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Magnet-Based artificial gravity


fiveworlds
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Magnets cannot "simulate" gravity. An MRI contains an extremely strong magnet, and I haven't felt any change in gravity when in one. The Large Haydron Colider has nearly 20 miles of strong magnets and no one has mentioned additional gravity, AFAIK.

 

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An MRI contains an extremely strong magnet, and I haven't felt any change in gravity when in one.

Well yeah because the repulsion is really weak. You'd need a magnet even stronger again and I want to figure out how strong it would actually need to be.

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6 hours ago, fiveworlds said:

Magnets weakly repel organic tissue. How strong an electromagnet would be required to simulate artificial gravity and would a magnetic field that strong be harmful to a person?

When they levitated a frog it was a 16 Tesla magnet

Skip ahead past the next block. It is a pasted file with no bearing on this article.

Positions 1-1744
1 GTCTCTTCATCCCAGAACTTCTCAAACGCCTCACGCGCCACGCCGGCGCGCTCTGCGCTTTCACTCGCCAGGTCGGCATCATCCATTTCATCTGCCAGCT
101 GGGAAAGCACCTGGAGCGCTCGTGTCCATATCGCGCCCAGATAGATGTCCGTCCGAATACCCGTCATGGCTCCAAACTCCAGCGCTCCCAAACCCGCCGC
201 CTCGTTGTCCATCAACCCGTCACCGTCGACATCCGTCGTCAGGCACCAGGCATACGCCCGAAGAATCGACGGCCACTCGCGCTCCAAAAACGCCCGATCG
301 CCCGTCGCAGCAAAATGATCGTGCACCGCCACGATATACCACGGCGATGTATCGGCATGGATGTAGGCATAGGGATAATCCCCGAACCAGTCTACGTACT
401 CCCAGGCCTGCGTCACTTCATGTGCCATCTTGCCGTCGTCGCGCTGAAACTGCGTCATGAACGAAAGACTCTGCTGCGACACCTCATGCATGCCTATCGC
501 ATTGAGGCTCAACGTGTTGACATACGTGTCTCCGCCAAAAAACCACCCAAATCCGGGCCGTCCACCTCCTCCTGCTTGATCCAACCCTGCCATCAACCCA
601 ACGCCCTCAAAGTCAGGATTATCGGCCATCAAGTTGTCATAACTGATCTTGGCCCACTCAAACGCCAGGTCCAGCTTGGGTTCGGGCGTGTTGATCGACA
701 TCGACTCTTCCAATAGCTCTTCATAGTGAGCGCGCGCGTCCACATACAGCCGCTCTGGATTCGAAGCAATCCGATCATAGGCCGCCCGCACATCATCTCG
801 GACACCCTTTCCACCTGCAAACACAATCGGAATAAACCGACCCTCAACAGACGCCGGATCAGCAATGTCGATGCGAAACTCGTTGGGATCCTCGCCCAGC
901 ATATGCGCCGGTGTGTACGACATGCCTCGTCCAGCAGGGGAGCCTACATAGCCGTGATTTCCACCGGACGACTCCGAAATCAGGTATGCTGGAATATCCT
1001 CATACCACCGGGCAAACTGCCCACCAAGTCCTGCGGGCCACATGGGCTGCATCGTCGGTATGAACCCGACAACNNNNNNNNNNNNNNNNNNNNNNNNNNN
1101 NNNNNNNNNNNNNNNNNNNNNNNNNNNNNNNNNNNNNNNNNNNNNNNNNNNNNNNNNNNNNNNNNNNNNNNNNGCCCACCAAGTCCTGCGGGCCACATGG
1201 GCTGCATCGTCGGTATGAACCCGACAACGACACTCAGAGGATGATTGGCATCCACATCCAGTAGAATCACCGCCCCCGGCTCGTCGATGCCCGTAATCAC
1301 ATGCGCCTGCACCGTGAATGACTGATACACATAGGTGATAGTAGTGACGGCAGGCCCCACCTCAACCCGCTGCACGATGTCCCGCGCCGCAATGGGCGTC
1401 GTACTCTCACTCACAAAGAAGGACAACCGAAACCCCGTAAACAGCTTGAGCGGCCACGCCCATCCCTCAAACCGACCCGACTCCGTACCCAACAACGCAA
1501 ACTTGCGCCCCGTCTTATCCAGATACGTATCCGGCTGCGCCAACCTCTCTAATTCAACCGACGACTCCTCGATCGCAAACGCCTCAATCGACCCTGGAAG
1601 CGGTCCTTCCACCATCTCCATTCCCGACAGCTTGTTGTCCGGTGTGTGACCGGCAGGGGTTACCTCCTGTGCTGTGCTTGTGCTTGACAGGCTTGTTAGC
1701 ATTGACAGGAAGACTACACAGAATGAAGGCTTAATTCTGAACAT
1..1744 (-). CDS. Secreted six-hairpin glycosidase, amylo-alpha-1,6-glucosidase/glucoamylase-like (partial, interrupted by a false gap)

http://www.ru.nl/hfml/research/levitation/diamagnetic/

But why would this be thought to be a simulation of artificial gravity?

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One fundamental property of gravity is that (at least as far as we know) it is always attractive.

The diamagnetism of the body (mainly the water in the body) is always a repulsive force.

It's hard to see one as a mimic of the other.

It's also important to realise that the levitating frog relies on the gradient of the magnetic field, rather than the field itself and that a much stronger gradient (and hence field) would be needed for a human.

 

https://xkcd.com/118/

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7 minutes ago, swansont said:

But it's in the wrong direction. In the absence of gravity, diamagnetism would push you away, not pull you in.

Yes. For some reason, I  read it as anti-gravity.

You could mount the repulsive units (if such things were possible) in the ceiling...

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